Accelerated Scale up of Voluntary Medical Male Circumcision within the Military Health Services in Uganda: The Race towards 2020 HIV Epidemic Control

Main Article Content

E. Lugada
G. Seruwagi
A. Nyanzi
S. Lawoko
D. Bwayo
V. Kasujja
B. Lutimba
T. Rwegyema
J. Akao
C. Wamundu
A. Musinguzi
E. Asiimwe
F. K. Kinuthia
B. Kikaire

Abstract

Background: Scaling up Voluntary Medical Male Circumcision (VMMC) is a critical intervention in achieving HIV epidemic control by 2020. However, documentation of programmatic interventions to improve VMMC uptake among military populations, a population that is at high risk of HIV, is lacking. URC-Department of Defense HIV/AIDS Prevention Program (DHAPP) implemented a novel approach to accelerate VMMC uptake in the Ugandan military.  We describe trends in VMMC uptake and associated operational costs following the intervention. We also contrast between military and civilian facilities.

Program Description: We implemented monthly mobile VMMC services throughout the country targeting soldiers, their families and surrounding communities. Records gathered during implementation were used to describe the intervention. Quantitative methods were applied to compare VMMC post intervention rates with set targets and monthly VMMC trends country-wide between military and civilian facilities over a five months period. An operational VMMC service cost analysis was applied to determine per male circumcision unit cost, excluding cost of consumables.

Lessons Learnt: Command-driven mobilization, multiple stakeholder engagement, use of mobile VMMC teams and data-driven planning increased demand for and uptake of VMMC services among the military. By the first month of intervention, VMMC performance had surpassed set monthly targets of 1,474 by 1457 circumcisions, accounting for a 99% increase (n=2,931 circumcisions) from 31% to 62% uptake. Overall VMMC performance achieved within the military was 132% in excess of set targets (n=7,408) at six months. The scaled-up operational VMMC cost per circumcision performed dropped from $15 to $7, a 47% unit cost saving within six months. While a positive trend in VMMC uptake was observed in the military facilities, the opposite was exhibited in civilian facilities over the observation period.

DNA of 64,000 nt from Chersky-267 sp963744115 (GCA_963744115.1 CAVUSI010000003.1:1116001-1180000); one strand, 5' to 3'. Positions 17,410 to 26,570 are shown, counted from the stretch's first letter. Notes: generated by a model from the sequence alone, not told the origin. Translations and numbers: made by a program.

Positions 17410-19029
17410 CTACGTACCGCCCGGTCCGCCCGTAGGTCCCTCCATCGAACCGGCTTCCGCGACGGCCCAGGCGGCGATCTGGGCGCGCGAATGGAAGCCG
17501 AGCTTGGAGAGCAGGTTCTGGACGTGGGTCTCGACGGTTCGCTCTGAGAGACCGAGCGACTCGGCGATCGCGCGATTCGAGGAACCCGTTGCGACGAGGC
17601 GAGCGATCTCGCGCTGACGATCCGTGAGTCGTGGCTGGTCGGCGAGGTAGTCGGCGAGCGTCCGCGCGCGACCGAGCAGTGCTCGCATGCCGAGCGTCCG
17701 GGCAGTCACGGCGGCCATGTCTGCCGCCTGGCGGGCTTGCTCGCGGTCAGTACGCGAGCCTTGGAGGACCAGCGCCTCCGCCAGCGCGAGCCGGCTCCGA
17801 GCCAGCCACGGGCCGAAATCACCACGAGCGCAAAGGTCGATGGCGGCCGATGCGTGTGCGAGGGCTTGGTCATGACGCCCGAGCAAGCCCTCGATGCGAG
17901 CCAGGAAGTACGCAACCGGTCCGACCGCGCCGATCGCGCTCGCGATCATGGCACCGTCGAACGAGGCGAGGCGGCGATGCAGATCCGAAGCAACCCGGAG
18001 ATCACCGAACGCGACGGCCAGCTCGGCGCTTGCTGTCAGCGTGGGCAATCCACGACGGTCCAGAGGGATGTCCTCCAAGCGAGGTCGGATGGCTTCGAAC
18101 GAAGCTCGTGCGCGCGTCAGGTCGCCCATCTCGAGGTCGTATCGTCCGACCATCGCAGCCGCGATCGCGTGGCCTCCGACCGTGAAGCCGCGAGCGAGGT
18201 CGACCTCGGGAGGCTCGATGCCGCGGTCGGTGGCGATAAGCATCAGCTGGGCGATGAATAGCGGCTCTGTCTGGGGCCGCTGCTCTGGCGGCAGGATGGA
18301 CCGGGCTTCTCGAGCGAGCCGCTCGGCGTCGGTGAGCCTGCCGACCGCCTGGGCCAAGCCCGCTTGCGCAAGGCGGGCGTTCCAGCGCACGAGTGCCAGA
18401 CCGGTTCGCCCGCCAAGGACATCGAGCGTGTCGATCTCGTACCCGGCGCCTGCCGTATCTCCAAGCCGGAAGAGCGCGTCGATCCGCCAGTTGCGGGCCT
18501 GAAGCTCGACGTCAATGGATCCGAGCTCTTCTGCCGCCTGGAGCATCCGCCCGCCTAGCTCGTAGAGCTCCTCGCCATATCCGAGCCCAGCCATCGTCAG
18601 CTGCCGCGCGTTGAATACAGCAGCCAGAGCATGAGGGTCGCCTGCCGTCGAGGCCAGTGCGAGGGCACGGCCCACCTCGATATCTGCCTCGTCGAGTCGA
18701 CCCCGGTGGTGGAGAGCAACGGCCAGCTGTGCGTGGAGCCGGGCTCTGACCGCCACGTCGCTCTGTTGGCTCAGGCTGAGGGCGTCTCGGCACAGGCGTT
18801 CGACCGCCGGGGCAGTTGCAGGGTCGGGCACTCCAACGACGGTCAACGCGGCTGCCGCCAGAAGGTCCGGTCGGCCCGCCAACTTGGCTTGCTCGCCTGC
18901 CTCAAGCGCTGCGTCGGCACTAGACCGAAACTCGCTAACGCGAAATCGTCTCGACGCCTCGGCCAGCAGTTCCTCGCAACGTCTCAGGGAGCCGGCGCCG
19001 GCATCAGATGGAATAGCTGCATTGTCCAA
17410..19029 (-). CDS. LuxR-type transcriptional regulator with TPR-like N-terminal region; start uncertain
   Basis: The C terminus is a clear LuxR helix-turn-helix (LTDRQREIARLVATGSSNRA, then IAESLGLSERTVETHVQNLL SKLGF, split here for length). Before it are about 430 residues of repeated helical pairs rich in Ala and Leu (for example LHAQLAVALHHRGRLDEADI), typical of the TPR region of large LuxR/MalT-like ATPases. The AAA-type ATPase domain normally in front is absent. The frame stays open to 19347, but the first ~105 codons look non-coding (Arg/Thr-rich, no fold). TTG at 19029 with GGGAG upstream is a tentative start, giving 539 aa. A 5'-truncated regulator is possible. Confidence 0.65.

Conclusion: It is feasible to rapidly scale up circumcision coverage in populations served by military health facilities through mobile short term episodic VMMC services which optimize volume and efficiency. Invoking command-led mobilization and multiple stakeholder involvement is critical in demand creation and overcoming the mobile nature of the military.

Keywords:
HIV prevention, VMMC, military, mobile health services, MOVE model

Article Details

How to Cite
Lugada, E., Seruwagi, G., Nyanzi, A., Lawoko, S., Bwayo, D., Kasujja, V., Lutimba, B., Rwegyema, T., Akao, J., Wamundu, C., Musinguzi, A., Asiimwe, E., Kinuthia, F. K., & Kikaire, B. (2021). Accelerated Scale up of Voluntary Medical Male Circumcision within the Military Health Services in Uganda: The Race towards 2020 HIV Epidemic Control. International STD Research & Reviews, 10(2), 1-15. https://doi.org/10.9734/ISRR/2021/v10i230127
Section
Original Research Article

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